The work of Koen Wessing is a testimony of the history of the post-war period: decolonization, violence and barbarism in Latin America, the disintegration of the Soviet bloc, the war in Yugoslavia, apartheid in South Africa, the resurgence of China. In the exhibition “Koen Wessing. The indelible image “, the Jeu de Paume – Château de Tours presents a set of 80 prints, as well as screenings and a filmed interview with Dutch cinematographer and cinematographer Kees Hin.
Koen Wessing was born in Amsterdam in 1942 under German occupation. His father, Han Wessing, is an interior designer; his mother, Eva Eisenloeffel, a sculptor. He died in 2011, on the eve of a trip to Chile. Very ill, he wanted to go to the opening of “Imágenes Indelebles / Indelible Images”, exhibition presenting for the first time in Santiago de Chile his famous photographs of the military coup of 1973 and the overthrow of Salvador Allende’s government.
Koen Wessing grew up after the war in a milieu of Dutch intellectuals. Many people of his generation were made aware of the violence, misery and genocide that ended immediately before or after their birth, and were educated with thoughts of reconstruction, resilience, with the optimism and social progress that characterized the years of their adolescence. Several great photographers had contributed to the production of false papers for the benefit of the hidden Jews, or made harrowing photographs of the last winter of the Second World War, the “hunger winter”, a famine in which thousands of Dutch died . Such was the essence of the documentary photography published at the time in the press, in parallel with the photography which worked for the glory of the reconstruction of the Netherlands. These two genres were deeply rooted in the new photography that had emerged in the inter-war period.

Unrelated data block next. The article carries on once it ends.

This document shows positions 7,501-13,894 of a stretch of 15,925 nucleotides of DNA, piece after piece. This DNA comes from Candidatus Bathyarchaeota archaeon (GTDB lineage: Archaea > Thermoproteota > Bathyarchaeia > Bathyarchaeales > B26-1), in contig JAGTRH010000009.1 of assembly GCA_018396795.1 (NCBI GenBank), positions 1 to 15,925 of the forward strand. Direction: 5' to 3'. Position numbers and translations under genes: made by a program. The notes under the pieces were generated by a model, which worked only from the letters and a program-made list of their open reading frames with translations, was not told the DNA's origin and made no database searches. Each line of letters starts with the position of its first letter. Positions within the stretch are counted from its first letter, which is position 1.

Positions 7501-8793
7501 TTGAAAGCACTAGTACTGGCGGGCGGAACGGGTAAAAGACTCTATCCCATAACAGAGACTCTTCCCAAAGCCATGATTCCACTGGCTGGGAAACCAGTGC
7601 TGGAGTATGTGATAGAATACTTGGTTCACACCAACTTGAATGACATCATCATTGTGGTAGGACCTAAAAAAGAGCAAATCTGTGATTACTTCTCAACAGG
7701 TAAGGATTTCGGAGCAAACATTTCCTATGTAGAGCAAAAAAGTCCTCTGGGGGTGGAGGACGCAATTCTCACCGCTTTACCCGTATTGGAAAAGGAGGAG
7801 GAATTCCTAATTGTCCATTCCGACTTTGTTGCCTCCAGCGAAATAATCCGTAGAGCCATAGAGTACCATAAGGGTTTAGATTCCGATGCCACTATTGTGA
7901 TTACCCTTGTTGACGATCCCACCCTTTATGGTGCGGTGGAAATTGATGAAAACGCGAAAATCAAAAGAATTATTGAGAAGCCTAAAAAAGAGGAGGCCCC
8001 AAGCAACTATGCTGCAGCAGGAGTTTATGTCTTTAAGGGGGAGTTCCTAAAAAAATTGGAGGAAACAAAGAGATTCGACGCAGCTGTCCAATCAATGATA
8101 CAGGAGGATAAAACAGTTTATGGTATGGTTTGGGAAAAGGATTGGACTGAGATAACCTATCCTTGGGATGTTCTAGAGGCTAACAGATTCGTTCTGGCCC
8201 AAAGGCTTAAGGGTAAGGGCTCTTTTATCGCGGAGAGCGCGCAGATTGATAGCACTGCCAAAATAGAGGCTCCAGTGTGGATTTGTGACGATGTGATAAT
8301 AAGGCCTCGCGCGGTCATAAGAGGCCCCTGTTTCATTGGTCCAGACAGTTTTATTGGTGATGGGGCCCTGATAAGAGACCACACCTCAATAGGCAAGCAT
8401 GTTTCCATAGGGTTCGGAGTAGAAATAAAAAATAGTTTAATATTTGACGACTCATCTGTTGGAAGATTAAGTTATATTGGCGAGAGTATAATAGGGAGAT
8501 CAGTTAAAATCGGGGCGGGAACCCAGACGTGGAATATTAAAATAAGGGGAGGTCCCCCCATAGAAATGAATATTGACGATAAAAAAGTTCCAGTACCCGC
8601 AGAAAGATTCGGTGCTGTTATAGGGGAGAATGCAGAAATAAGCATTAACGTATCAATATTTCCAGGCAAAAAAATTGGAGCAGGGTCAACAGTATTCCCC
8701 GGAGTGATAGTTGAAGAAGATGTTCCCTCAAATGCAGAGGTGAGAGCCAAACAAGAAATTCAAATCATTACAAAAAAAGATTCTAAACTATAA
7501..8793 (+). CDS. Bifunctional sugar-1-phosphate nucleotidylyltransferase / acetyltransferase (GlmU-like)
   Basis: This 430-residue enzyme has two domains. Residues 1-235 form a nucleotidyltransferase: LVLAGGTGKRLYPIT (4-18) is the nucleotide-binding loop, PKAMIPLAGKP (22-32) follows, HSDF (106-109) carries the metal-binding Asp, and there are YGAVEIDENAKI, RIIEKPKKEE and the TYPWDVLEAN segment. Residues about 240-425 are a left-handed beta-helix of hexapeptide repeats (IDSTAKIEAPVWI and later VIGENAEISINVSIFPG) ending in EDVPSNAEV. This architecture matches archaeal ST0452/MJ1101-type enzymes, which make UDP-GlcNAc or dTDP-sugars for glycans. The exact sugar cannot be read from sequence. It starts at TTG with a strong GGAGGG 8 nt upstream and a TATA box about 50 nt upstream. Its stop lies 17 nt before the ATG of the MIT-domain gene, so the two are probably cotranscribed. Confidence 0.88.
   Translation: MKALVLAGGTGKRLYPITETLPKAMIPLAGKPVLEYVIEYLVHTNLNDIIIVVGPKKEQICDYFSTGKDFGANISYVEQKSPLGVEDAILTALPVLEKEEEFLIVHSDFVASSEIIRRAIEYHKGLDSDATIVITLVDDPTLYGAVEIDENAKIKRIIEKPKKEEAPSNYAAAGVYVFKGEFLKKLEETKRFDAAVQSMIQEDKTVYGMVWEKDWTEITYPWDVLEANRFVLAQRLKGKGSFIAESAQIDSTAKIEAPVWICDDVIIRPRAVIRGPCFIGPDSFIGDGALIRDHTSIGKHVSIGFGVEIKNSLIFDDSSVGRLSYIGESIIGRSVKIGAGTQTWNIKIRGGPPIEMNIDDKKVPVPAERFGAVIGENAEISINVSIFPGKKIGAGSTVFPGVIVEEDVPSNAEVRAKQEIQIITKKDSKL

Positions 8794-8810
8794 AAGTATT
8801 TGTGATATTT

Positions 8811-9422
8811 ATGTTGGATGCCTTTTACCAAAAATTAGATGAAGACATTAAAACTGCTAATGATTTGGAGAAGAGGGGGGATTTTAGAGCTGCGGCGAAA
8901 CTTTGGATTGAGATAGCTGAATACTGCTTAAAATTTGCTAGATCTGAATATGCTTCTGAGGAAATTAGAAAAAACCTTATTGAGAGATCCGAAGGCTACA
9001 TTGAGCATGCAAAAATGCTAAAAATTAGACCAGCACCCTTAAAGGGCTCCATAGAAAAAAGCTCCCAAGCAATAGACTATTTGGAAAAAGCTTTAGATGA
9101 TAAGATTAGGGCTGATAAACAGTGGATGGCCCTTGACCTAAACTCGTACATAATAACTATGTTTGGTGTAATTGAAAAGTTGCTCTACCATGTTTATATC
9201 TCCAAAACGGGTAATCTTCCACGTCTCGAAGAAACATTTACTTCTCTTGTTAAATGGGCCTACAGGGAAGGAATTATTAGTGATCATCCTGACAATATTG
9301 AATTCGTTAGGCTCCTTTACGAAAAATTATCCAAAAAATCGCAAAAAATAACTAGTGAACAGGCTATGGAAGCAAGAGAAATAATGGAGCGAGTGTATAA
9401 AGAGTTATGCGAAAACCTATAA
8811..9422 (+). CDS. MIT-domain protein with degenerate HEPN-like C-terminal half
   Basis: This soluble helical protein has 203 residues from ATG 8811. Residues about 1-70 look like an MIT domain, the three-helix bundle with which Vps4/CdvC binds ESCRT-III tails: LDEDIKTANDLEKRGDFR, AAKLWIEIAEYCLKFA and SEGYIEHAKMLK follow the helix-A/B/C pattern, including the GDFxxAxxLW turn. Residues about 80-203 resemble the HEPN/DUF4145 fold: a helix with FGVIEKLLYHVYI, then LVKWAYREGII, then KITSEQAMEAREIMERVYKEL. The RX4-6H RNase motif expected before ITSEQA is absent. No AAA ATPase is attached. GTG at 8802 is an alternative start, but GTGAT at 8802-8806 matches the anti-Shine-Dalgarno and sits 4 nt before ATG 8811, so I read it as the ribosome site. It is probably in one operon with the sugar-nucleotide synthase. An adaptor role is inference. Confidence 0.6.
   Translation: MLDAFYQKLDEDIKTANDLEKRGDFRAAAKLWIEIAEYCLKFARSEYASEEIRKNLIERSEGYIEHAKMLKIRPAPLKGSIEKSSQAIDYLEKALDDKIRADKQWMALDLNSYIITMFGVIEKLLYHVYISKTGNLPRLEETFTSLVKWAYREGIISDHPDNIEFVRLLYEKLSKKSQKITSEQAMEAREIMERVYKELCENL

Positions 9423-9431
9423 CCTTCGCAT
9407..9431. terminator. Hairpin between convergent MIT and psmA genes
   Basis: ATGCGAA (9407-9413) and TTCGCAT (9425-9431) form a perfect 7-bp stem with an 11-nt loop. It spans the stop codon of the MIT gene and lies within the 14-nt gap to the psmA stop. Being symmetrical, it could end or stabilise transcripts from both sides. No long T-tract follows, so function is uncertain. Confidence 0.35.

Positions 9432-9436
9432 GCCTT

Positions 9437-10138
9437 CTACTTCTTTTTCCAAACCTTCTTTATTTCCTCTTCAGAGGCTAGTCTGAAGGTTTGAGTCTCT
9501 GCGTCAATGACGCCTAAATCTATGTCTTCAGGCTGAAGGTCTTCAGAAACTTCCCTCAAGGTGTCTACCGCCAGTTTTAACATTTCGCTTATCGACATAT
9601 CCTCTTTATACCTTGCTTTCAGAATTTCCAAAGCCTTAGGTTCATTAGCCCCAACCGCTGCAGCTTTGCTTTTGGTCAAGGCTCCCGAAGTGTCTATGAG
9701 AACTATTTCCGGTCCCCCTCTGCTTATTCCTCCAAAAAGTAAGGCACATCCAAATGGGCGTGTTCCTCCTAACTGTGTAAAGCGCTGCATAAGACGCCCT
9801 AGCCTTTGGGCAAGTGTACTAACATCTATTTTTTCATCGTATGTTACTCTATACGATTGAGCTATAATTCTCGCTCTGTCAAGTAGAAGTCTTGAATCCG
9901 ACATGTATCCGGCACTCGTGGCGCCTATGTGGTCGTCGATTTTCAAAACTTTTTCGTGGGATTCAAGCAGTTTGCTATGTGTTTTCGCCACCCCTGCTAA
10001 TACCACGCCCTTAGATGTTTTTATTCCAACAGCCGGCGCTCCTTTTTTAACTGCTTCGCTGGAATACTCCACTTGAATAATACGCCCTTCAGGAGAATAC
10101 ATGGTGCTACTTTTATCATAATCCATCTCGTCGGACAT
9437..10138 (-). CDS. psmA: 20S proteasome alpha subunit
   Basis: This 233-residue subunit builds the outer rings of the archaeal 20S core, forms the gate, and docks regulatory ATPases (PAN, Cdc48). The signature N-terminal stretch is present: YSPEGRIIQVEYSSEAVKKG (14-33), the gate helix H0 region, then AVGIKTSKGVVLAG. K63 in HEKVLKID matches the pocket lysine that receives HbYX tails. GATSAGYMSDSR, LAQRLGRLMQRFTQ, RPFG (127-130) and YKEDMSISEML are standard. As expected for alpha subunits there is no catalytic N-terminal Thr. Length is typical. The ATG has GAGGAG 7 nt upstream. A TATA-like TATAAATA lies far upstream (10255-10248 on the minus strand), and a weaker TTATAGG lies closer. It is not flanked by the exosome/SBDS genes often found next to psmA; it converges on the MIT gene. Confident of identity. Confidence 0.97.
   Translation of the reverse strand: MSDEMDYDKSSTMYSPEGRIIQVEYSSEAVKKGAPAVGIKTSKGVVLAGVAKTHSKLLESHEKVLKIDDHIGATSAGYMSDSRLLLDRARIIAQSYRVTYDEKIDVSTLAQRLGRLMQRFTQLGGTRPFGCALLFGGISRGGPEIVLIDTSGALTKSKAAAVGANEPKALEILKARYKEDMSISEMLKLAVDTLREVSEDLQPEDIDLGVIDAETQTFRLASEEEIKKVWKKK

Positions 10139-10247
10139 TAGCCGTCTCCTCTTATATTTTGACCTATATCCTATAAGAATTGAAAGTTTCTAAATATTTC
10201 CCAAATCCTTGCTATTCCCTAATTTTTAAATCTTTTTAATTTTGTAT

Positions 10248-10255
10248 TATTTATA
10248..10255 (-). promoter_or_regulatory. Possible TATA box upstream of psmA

A younger generation of Dutch photographers, Ed van der Elsken, his Hungarian wife Ata Kandó, Johan van der Keuken and many others, are at that time travelling and working abroad, while Wessing becomes a self taught photographer, assisting Ed van der Elsken for two years in his work.
Globe-trotter born, Koen Wessing begins to cross Europe hitchhiking; later, he frequently financed his travels by borrowing money, traveling where he feels called to go. In May 1968, it’s in Paris. In 1969, he took photographs in Het Maagdenhuis, the busy administrative center of the University of Amsterdam, and built a temporary bridge over an alley between the university building and a neighboring building to bypass the blockade organized by the police and pass on his rolls of film. This anecdote will become legendary.
Like these famous words that we never forget once we’ve read them, some of Wessing’s images remain etched in the memory, not seeming to bear on a particular moment of the past, but on something more universal. His pictures show us the damned of the earth, “without, however, dehumanizing them, without assigning them the role of victim: they remain our fellows. Often, Koen Wessing goes looking for those who mourn the dead he met, or those who try to find their “Disappeared”.
Koen Wessing is the author of several books, including Chile, September 1973; Nicaragua ’78; Flashes from South Africa; from Chile to Guatemala: Ten Years in Latin America; Koen Wessing in China and Tibet; Fotografía. El arte de visibilizar the pregunta. His work has been presented at numerous solo and group exhibitions, including “Nicaragua in El Salvador”.
An album is published on the occasion of the exhibition.
Curator: Jeroen de Vries
Koen Wessing – The indelible image
from November 17, 2018 to June 02, 2019
Castle of Tours
25, avenue André-Malraux